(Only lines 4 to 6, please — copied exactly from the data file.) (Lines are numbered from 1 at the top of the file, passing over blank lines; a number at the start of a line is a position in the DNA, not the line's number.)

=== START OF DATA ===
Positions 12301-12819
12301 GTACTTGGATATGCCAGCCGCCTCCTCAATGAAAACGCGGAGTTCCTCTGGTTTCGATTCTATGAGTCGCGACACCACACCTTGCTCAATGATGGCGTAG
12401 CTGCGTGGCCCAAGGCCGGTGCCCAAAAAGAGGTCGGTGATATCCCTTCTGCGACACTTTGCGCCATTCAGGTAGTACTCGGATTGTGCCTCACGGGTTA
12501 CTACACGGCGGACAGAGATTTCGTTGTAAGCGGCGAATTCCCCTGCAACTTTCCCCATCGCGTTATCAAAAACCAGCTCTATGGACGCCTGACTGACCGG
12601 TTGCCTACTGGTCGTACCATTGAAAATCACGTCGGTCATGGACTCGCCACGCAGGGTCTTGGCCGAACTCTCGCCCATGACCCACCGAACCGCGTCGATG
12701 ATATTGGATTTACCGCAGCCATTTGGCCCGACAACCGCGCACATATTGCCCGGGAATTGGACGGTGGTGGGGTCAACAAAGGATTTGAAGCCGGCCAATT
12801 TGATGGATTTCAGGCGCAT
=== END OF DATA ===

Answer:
12501 CTACACGGCGGACAGAGATTTCGTTGTAAGCGGCGAATTCCCCTGCAACTTTCCCCATCGCGTTATCAAAAACCAGCTCTATGGACGCCTGACTGACCGG
12601 TTGCCTACTGGTCGTACCATTGAAAATCACGTCGGTCATGGACTCGCCACGCAGGGTCTTGGCCGAACTCTCGCCCATGACCCACCGAACCGCGTCGATG
12701 ATATTGGATTTACCGCAGCCATTTGGCCCGACAACCGCGCACATATTGCCCGGGAATTGGACGGTGGTGGGGTCAACAAAGGATTTGAAGCCGGCCAATT